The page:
• Last modified 1742 days ago (Sept. 12, 2019)


County's schools report 10 concussions last year

Athletes young as middle school age are vulnerable, new tracking data find

Staff writer

Marion sophomore Heidi Grimmett found out first-hand what it’s like to get a concussion two years ago when she dived for a loose basketball and hit her head on the gym floor.

Her head hurt when it happened, but Grimmett’s mother feared an even bigger problem

“She just wasn’t herself,” her mother, Melanie Grimmett, said.

They took Heidi to the emergency room, where tests were run. The tests showed a mild concussion. Nurse practitioners told her not to go to school the following day to “take it easy on her brain.”

Luckily, the longest lasting effect from the injury was a headache that lasted a span of days, Melanie Grimmett said.

“We’re very thankful,” she said.

Concussions are injuries caused when the brain strikes the skull. The injury leads to an altered mental state, which can, but doesn’t always, include unconsciousness.

Besides headache, symptoms can also include confusion, dizziness, loss of balance, drowsiness, double or blurred vision, nausea or vomiting.

Contact sports increase a participant’s risk of concussion.

Kansas schools now track concussions from school sports. As annual reporting grows and trends emerge, the Kansas State High School Activities Association’s sports medicine advisory committee will be able to make informed decisions about how to minimize risk and increase student safety, said Brent Unruh, office and operations manager for the association.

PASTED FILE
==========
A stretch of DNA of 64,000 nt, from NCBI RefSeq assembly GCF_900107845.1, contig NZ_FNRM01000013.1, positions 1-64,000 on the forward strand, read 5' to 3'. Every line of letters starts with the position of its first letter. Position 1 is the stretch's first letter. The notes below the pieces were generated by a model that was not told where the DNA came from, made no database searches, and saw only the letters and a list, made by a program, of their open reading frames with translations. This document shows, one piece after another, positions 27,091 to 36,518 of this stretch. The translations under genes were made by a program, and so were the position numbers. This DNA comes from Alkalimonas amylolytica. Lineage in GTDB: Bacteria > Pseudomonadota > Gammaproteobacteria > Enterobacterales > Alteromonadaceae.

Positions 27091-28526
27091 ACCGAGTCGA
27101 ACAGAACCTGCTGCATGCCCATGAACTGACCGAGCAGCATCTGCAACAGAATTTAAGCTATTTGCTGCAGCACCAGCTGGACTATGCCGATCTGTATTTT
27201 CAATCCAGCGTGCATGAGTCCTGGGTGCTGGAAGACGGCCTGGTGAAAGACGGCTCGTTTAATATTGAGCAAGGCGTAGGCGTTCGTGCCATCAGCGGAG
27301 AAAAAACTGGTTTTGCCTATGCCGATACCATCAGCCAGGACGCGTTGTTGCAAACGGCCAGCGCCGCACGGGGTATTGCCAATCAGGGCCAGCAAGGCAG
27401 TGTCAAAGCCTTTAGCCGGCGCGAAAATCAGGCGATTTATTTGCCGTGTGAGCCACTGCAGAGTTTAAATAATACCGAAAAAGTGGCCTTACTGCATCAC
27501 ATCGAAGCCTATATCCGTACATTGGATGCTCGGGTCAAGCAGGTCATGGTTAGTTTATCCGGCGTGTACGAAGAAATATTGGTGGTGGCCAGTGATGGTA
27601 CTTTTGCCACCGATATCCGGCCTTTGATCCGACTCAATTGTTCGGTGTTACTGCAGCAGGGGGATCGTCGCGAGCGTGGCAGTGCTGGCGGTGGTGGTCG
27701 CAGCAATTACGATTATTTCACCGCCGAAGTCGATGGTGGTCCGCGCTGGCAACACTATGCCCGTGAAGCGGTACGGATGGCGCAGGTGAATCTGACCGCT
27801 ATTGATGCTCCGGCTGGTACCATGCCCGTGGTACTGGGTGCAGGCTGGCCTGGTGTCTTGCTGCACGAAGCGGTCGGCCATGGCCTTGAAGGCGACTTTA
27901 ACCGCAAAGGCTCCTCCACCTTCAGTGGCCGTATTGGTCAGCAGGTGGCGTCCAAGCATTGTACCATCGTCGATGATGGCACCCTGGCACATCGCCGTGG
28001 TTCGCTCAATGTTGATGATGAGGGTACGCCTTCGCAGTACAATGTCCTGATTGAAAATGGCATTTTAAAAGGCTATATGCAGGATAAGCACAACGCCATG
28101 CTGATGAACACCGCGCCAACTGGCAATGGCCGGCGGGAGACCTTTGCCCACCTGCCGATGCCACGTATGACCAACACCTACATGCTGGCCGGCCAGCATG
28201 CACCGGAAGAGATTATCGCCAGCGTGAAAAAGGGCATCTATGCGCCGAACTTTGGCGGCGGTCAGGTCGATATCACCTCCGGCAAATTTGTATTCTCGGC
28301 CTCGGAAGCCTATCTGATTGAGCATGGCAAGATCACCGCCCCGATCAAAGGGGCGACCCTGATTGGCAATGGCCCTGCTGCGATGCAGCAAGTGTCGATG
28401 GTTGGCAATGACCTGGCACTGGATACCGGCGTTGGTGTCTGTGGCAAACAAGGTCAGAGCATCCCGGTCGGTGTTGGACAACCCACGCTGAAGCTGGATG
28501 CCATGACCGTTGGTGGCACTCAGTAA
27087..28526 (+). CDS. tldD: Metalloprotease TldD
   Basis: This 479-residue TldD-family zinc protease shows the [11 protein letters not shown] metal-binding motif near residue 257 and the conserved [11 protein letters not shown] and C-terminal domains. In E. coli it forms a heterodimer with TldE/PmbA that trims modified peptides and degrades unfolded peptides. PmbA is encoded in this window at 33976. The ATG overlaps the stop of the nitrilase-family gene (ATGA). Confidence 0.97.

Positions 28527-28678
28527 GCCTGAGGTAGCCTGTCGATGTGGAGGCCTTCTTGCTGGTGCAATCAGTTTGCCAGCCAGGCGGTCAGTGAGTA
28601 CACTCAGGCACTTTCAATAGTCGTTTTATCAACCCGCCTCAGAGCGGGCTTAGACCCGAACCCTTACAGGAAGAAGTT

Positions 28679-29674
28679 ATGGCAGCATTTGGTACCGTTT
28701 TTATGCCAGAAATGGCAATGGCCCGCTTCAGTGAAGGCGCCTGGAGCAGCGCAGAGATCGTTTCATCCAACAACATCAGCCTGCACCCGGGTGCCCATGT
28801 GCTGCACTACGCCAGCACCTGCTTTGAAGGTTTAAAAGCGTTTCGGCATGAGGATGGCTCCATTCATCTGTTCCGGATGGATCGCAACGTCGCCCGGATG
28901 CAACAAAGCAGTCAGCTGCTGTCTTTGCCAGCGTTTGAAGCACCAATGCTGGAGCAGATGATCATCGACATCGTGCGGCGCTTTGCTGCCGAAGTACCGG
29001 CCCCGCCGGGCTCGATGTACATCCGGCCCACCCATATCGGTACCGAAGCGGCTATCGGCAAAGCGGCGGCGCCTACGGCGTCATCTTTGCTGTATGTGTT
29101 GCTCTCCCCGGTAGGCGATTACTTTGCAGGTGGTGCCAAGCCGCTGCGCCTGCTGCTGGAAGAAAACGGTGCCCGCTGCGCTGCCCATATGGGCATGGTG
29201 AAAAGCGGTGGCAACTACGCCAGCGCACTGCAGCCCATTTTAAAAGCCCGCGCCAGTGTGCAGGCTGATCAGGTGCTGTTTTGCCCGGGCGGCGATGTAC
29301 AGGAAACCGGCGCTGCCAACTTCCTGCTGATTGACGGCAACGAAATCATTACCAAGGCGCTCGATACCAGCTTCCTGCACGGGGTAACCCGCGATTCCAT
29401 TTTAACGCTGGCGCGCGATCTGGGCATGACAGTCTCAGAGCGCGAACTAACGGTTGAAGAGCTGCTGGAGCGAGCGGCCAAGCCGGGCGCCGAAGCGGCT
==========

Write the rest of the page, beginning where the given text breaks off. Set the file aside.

Marion County schools reported 10 concussions during the 2018-2019 school year. Eight were high school students and two were middle school students.

Among them, four were high school boys playing football, two were high school girls playing basketball, one was a high school boy playing basketball, two were middle school boys playing basketball, and one was a high school boy playing basketball.

High schools

High schools statewide reported 1,818 concussions.

Football: 903

Girls’ soccer: 128

Boys’ soccer: 89

Girls’ wrestling: 10

Boys’ wrestling: 139

Cheer: 105

Girls’ basketball: 137

Boys’ basketball: 66

Volleyball: 115

Gymnastics: 3

Dance: 12

Girls’ swimming and diving: 10

Boys’ swimming and diving: 3

Baseball: 27

Softball: 49

Girls’ golf: 4

Boys’ golf: 2

Girls’ track and field: 6

Boys’ track and field: 5

Band: 4

Cross-country: 1

Middle schools

Middle schools statewide reported 309 concussions.

Football: 155

Girls’ soccer: 5

Boys’ soccer: 2

Girls’ basketball: 52

Boys’ basketball: 21

Wrestling: 22

Cheer: 12

Volleyball: 27

Girls’ track and field: 5

Boys’ track and field: 7

Cross-country: 1

Last modified Sept. 12, 2019